The bipartisan bill (HR 7072) seeks to limit the use of confidentiality orders that government prosecutors often issue to prevent companies from notifying their users of requests for such data made under the Privacy Act. stored communications. These so-called gag orders are designed to protect potential victims of crime and shield ongoing investigations have not been compromised, although they have drawn criticism from digital rights advocates for covering up claims of data that infringes the privacy of individuals, sometimes without an end date.
“The problem here is that the government comes looking for your data, but you never find out because the companies are prevented from telling you,” said Andrew Crocker, a senior attorney with the Electronic’s civil liberties team. Frontier Foundation, a non-profit organization. Unlike physical searches of a person or their property, searches of digitally stored information occur “behind closed doors,” Crocker said.
There isn’t a lot of publicly available data on the use of confidentiality orders in this context, aside from figures released by tech companies that are typical targets for orders. Microsoft, for example, says it received 2,400 to 3,500 secrecy orders each year between 2016 and 2021, representing at least a quarter of all legal requests the company has faced from security forces. federal order.
The bill, known as the NPO Fairness Act, would require government prosecutors to demonstrate in greater detail why a gag order is necessary and would limit the length of orders. The House passed the measure by voice vote on June 21, which was considered by the Senate.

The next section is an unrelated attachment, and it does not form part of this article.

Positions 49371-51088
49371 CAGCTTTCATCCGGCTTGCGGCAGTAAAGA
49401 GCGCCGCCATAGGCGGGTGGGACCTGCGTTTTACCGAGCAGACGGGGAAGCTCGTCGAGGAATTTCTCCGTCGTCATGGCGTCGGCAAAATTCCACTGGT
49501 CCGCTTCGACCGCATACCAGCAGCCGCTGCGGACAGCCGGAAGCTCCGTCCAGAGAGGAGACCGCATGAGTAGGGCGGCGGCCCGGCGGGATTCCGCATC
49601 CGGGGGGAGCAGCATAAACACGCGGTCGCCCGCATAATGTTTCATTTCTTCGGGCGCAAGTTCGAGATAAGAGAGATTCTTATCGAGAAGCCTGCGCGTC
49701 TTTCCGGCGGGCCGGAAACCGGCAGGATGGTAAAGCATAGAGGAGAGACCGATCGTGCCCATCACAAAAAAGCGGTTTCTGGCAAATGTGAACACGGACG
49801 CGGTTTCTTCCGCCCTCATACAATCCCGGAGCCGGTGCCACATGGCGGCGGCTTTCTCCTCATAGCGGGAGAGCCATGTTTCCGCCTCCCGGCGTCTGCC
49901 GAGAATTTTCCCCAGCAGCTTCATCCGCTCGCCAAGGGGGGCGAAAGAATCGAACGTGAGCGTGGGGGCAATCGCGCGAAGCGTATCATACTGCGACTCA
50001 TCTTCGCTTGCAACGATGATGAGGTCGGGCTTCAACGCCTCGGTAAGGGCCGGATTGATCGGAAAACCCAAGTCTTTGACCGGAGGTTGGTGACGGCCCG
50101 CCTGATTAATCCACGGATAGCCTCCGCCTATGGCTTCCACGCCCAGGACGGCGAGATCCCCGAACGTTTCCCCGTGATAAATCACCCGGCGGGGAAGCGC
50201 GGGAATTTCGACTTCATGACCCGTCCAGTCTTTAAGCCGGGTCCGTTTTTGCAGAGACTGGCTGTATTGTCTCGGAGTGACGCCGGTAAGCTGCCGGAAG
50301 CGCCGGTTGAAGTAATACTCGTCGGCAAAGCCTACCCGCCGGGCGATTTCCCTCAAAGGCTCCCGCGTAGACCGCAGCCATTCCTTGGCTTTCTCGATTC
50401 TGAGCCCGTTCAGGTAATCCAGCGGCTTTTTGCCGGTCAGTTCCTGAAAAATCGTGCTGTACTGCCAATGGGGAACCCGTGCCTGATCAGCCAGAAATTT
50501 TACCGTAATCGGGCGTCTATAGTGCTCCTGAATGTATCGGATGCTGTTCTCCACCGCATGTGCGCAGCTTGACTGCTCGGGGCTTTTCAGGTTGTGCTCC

The bill is backed by a group called the Reform Government Surveillance coalition, which represents companies such as Google, Microsoft and
Google is seeing non-disclosure orders issued for “an increasing number” of government requests for user data, according to Kent Walker, president of global affairs and chief legal officer at the company.
“This reform will ensure that gag orders are only issued when warranted and for reasonable periods of time,” Walker said in a blog post about the bill.
Companies like Microsoft have challenged secrecy orders in court, arguing that they unfairly restrict freedom of expression. Courts have generally concluded that, to survive legal scrutiny, the government must give a compelling reason why such speech should be restricted by a confidentiality order.
In the face of legal reluctance, the Department of Justice issued a policy in 2017, this tightened guidelines for secrecy orders, directing prosecutors to only seek them when the facts of a case support their issuance. The policy also generally prohibits the use of non-disclosure orders that last indefinitely.
The Justice Department press office did not immediately respond to a request for comment. A Google spokesperson declined to comment beyond their blog post. A Microsoft spokesperson declined to comment beyond the company’s audience. Declarations support the bill.
Another factor driving interest in further changes to confidentiality orders is their recent use in Justice Department efforts to seize emails and phone records of journalists and members of Congress.
Under the OND Fairness Act passed by the House, courts would have to provide a written decision clearly explaining why it is necessary for the subject of a digital search not to know. This revision aims to address concerns from digital rights advocates that courts are “approving” secrecy orders, particularly when national security concerns are cited.
The law would encourage judges to be “a bit more specific and rigorous” in reviewing government requests for a non-disclosure order, said Kellen Dwyer, a former judge-departing civil servant who co-runs the Alston & Bird practice. National Security and Digital Crimes LLP.
This “higher bar” could make a difference in some cases, though it’s still similar to the DOJ’s current position, Dwyer said.
Writing tougher standards in the stored communications law could help ensure secrecy orders are justified, rather than letting prosecutors simply refer to reasons listed in the statue, such as potential interference in an investigation. said Jennifer Granick, surveillance and cybersecurity adviser at the American Civil Liberties Union.
“So it has to go beyond politics,” Granick said. “There are no teeth in the law. »